Obviously, someone in Danielle’s position intrinsically has other ‘values’. The professional perks matter more to her than exclusivity in all the experiences and conditions shared in a more real or solid relationship with only one beloved partner. It really is a matter of values, certainly. Perhaps her trust & belief in such an exclusive relationship bringing satisfaction have been undermined by personal experience or by observation of others’ experience. Or maybe she just doesn't value that kind of love, between only two people. Maybe she doesn't even care about personal at all. Who knows?

There are always reasons for all our choices in this life. We are wise to honestly understand our own ‘reasons’, if we are to learn from them for wiser futures choices with fewer bad consequences, because all choices do have consequences ultimately - one way or the other. They’re always ultimately our own responsibility. It’s impossible for anyone to accurately judge another’s choices. All we can say is that their choices would or wouldn’t be our own, based upon our own reasons.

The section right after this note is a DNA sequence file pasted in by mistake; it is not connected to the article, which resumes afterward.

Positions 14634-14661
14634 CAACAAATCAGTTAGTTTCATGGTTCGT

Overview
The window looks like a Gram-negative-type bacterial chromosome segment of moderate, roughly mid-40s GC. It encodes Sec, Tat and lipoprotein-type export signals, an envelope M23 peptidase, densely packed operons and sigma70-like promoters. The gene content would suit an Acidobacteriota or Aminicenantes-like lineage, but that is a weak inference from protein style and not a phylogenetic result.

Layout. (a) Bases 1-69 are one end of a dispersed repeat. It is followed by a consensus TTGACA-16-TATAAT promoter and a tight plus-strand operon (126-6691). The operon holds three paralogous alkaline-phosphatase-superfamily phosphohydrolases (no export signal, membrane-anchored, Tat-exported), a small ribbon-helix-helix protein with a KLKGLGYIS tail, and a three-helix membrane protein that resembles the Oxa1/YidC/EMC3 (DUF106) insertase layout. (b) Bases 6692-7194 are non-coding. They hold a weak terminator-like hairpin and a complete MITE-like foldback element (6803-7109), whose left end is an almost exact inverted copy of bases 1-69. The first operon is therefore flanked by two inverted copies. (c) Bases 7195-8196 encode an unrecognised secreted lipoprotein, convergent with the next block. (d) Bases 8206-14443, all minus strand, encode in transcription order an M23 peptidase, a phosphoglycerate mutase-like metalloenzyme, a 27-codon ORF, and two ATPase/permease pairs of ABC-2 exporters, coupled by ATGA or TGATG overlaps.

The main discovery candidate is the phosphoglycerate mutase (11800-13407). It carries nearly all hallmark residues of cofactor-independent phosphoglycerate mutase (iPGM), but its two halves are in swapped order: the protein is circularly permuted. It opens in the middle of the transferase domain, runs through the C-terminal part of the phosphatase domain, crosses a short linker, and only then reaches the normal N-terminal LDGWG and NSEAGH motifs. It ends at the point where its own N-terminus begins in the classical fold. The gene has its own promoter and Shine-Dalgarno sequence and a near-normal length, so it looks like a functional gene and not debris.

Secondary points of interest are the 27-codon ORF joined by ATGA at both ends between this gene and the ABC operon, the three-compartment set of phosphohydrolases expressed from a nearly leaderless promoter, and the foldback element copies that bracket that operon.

I call it “giving benefit of the doubt” to others for their choices. I’m aware that there are those who think there is ‘no doubt’ but that some choices are simply ‘wrong’. Not being omniscient, though, I can’t assert that, except in cases in which others’ lives are deliberately taken by someone, which, of course, has its own ‘shades of meaning’. But they may believe they have ‘justifiable reasons’; when another’s life is involved, that really goes beyond their own sphere of authority. That’s my perspective, for what it’s worth, since the subject deserves to be opened by your excellent poem.

PPS - As Polly Adler says, women who marry for selfish and/or material reasons are another phase of the subject, as you mention. As she points out, they’re not even honest in ‘delivering’ the man’s money’s worth! ;-) We might need to think about reasons guys marry to get a housekeeper, child-bearer and care-giver, and so forth, as well. Any ‘using’ others for selfish purposes falls into the area of motive-question and impacting others’ lives in the process. No one can claim total innocence in this or any area of human interaction. Hence, judge-not is a wise policy. :-)

Nellieanna Hay from TEXAS on October 25, 2013: